Did you know Obama's health care bill contained a $20 billion a year tax on the richest Americans? I didn't until I stumbled onto a mention of this the other day, although writing about politics is my life and I knew enough to be angry at the gutting of a national public option. I asked a dozen other friends, half of whom work in health care or health care policy and most of whom are fellow political junkies. None of them knew either. If those who follow these issues intensely don't know about something that all of us would cheer as a step toward getting the wealthiest to pay their fair share, most American voters sure aren't going to know either.
The tax supports Medicare and low-income health care subsidies. Beginning in 2013, it will bring in $210 billion over 10 years by charging households that make over $250,000 a year 3.8% on everything over that amount. The provision also applies to investment and dividend income, a key precedent toward ensuring that billionaires pay at least the same share of taxes as self-employed carpenters. It got some modest coverage when it passed, and accountants certainly know about it. But the rest of us don't, and that makes me mad.
I don't remember any point when Obama highlighted it, even as his base and the American public and his own base became steadily more demoralized from a sense that his administration was more willing to fight for Wall Street then Main Street. This doesn't completely erase his caving on temporarily extending the Bush tax cuts. But it begins to cut the other way, requiring the top 1% (well actually the top 2%), to carry a bit more of their share. For most people, though, it might as well never have happened, because Obama neglected to tell them.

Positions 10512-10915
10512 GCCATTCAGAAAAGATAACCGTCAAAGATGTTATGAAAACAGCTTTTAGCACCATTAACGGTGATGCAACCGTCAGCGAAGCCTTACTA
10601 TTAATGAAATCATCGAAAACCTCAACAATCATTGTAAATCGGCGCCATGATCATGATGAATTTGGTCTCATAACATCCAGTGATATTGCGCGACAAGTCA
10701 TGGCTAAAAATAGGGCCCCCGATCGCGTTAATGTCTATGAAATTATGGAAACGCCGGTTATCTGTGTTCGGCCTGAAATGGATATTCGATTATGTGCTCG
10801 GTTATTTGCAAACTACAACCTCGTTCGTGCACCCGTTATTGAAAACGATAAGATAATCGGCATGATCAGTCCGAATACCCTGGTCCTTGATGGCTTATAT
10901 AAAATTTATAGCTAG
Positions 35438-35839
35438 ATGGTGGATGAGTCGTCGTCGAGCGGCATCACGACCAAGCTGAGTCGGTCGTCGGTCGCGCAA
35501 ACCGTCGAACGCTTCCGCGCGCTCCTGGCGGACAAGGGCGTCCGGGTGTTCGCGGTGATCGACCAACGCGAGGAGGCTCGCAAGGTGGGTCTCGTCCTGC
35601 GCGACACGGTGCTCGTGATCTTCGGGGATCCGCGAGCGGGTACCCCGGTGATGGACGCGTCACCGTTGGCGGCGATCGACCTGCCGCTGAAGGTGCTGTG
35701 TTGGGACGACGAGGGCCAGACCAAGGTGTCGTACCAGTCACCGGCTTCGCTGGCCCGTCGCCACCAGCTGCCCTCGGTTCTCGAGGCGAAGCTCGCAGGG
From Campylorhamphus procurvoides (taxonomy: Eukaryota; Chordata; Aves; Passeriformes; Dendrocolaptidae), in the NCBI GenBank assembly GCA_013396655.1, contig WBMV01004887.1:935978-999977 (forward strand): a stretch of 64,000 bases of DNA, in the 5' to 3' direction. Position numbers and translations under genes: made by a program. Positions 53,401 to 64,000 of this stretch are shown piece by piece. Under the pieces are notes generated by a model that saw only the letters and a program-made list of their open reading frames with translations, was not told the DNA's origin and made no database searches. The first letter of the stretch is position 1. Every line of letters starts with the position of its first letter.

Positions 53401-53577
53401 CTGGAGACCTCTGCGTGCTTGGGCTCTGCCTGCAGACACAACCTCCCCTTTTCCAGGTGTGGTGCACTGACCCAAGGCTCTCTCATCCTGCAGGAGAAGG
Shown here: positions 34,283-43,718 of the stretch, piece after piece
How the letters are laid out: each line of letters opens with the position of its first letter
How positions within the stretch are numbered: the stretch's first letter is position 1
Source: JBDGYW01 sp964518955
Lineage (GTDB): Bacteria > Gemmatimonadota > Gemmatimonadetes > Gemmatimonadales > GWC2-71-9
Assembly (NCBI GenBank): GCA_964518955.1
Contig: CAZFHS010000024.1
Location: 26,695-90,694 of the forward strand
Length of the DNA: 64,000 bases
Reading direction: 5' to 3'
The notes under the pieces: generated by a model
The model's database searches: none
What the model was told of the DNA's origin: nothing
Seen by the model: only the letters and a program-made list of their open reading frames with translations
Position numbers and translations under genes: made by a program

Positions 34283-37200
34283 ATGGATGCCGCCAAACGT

I don't know why he hasn't highlighted this success story. Maybe he considered it too wonkish. Maybe Rahm Emanuel convinced him that the issue was a political loser, though polls consistently support higher taxes on the wealthy. Maybe it's Obama's reluctance to take controversial stands. But if he wants to convince ordinary Americans that our fates are indeed tied together, he'd better start embracing those moments where his administration has actually made progress, while continuing to talk about how far we have to go. Since Occupy Wall Street, Obama's started to speak out more forcefully, as in his powerful recent Teddy Roosevelt speech aboutAmerica's economic divides. Yet here's an example, and I know there are others, where he's actually required those at the top to start carrying a bit more of their fair share, yet said next to nothing to let the rest of us know. It's long overdue that he begin.